Rugby player leads by example

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Leading by example is Jake Harter’s core principle when it comes to playing sports.

Harter’s actions have shaped him into one of the most important pieces of Marshall University’s men’s rugby team.

A Dublin, Ohio native and current junior at Marshall, Harter has been president of the rugby team since the spring semester.

His leadership has kept his teammates in a constant rugby rhythm; informing the other players of when and where team meetings are, practices, special events with alumni and even going as far as teaching the other players the game of rugby.

Harter said getting fully accustomed to his role took things some people fail to combine, such as studying the game and working outside of scheduled timeframes.

“Since my senior year at Dublin Scioto High School where I played hockey and was elected a captain by my teammates in football, I was never the greatest player in the world,” Harter said. “But I was always the one putting in work outside of practice.  I always tried to lead by what I did, not necessarily by what I said.  Now, I was never the guy to pump anyone up, but I’ve always been the person you would want to look to if you had a question.”

Before arriving at Marshall, Harter had a head start on the game of rugby. In an area where rugby is far from the most popular sport, both his willingness to continue to play and prior knowledge earned him significant time on the field in his first year.

“Before I came here, I played with a local club team with some of my friends in Ohio,” Harter said.  “As for Marshall rugby, I found the team through Rec Fest and started going to practices. Again, I wasn’t one of those guys who stood out, but I knew what I was doing so I got to play without learning on the sideline. That was important, especially now that we have a team where rebuilding is our main focus so we can make a push for the playoffs next fall.”

Harter plays the number eight position out of the 15 on the pitch; a role on the team that demands the agility of a back and the strength of a forward.

Harter’s wisdom is especially helpful on the field where he is at the center of everything.

“Now that I’m in my junior year, it’s really on me to lead these guys in this rebuilding year,” Harter said.

So far, Harter’s focus has trickled down to first and second year players, most of who only missed a few practices throughout the season and continue to grow as players.

“Jake has been a great leader,” first year wing/flanker Dakota Perry said.  “He’s taught me all that I know about rugby.  As I’m playing, it’s evident from my first day to today.  He’s helped me to the point where when I catch the ball. I know how to take a hit or when I want to pass the ball. He’s taught me how to break a tackle so I can do so.”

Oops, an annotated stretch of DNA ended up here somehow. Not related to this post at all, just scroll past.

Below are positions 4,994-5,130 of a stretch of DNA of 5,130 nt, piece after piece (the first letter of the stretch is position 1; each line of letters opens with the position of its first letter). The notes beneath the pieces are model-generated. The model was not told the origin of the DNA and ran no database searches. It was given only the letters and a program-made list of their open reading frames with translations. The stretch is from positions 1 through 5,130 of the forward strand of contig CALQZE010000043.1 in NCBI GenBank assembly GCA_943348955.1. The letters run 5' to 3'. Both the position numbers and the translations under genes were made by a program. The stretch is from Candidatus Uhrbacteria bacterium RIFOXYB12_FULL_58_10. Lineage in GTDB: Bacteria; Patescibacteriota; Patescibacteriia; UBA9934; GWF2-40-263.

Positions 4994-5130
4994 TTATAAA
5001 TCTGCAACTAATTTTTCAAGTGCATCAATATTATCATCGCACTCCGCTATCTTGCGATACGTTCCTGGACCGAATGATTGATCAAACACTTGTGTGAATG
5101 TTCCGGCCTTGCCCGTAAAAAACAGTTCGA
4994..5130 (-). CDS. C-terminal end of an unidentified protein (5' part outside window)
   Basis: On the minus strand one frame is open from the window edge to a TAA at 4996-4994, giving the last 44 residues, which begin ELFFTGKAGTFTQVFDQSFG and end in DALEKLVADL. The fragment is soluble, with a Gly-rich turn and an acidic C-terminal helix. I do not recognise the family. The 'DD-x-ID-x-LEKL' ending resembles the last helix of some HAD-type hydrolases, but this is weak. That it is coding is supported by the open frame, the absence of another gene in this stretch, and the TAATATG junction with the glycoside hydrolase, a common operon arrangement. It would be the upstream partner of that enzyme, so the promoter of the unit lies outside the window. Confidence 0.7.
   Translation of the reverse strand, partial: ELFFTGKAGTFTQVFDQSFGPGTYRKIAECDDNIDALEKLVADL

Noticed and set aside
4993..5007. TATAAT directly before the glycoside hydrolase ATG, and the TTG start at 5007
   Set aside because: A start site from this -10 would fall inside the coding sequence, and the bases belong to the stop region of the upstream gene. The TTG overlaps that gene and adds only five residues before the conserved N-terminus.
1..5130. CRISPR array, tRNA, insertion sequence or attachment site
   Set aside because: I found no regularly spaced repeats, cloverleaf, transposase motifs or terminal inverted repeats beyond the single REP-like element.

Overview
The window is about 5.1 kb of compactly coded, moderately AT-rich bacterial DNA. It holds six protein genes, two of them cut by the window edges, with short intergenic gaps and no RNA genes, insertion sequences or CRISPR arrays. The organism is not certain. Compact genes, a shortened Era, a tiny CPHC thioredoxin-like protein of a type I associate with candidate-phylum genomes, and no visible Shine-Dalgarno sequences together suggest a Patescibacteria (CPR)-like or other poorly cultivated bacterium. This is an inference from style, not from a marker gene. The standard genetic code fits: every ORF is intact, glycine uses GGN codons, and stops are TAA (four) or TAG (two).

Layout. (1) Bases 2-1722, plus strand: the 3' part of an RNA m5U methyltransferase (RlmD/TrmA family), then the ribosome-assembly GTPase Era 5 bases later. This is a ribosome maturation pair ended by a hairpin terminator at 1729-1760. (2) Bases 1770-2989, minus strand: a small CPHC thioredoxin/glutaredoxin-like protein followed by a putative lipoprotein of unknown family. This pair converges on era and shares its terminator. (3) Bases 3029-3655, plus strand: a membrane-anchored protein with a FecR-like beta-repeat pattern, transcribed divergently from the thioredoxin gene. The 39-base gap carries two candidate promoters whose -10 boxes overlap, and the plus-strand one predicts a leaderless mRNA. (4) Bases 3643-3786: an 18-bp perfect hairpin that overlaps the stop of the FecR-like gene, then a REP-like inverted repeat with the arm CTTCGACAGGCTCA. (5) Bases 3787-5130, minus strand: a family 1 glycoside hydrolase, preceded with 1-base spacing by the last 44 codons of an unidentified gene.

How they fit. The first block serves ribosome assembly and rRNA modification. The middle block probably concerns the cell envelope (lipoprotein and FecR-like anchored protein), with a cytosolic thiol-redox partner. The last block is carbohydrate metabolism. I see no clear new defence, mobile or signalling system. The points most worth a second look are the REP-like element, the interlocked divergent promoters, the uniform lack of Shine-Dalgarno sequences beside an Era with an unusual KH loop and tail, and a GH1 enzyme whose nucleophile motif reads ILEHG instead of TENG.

“Jake’s a great teammate,” first year fly-half Ben Baker said.  “He knows how to demonstrate almost anything and he has leadership.  Whenever we’re having a problem on the pitch, he knows what it is, which is really important since he’s number eight.  He also helps me with my passing, and we honestly rely on him for most of our power in scrums.”

The scrummage or scrum, a method of restarting a play in rugby, packs the forwards of both teams together with the players’ heads down and forces both teams to push for possession of the ball.   The number eight position helps to push the scrum and needs to be one of the first to detach in order to tackle an opposing player.

Harter not only oversees all aspects of the game, he also holds the team together at the same time.

“Jake always keeps us updated through group texts,” Baker said.  “He makes sure that all of us are at the rugby house whenever a game is over. It’s not just for his sake but for the sake of the team as well.”

“We have rookie meetings and veteran meetings,” Perry said.  “He let’s us know when we’re practicing, how we’re practicing and where.  He’s always making sure that we’re okay in terms of health before and after practice and even throughout the day.  He keeps us all accountable on and off the field.”

Harter and the Herd plan to stay active in various ways despite missing the playoffs this fall.

“There are big goals and little goals,” Harter said.  “As far as the spring is concerned, I want everyone to stay involved. In the past, we’ve had a problem with people going their separate ways after the season ends.  That’s not the best way to go about building camaraderie. As far as little goals are concerned, we’ll be doing service projects for the community in the winter and team workouts.”

Harter’s overall impact when the ball is in his hands needed only a few words of description.

“Just come out here and watch him take a hit from a guy two or three times his size,” Perry said. “It’s incredible.”

Scott Bolger can be contacted at [email protected]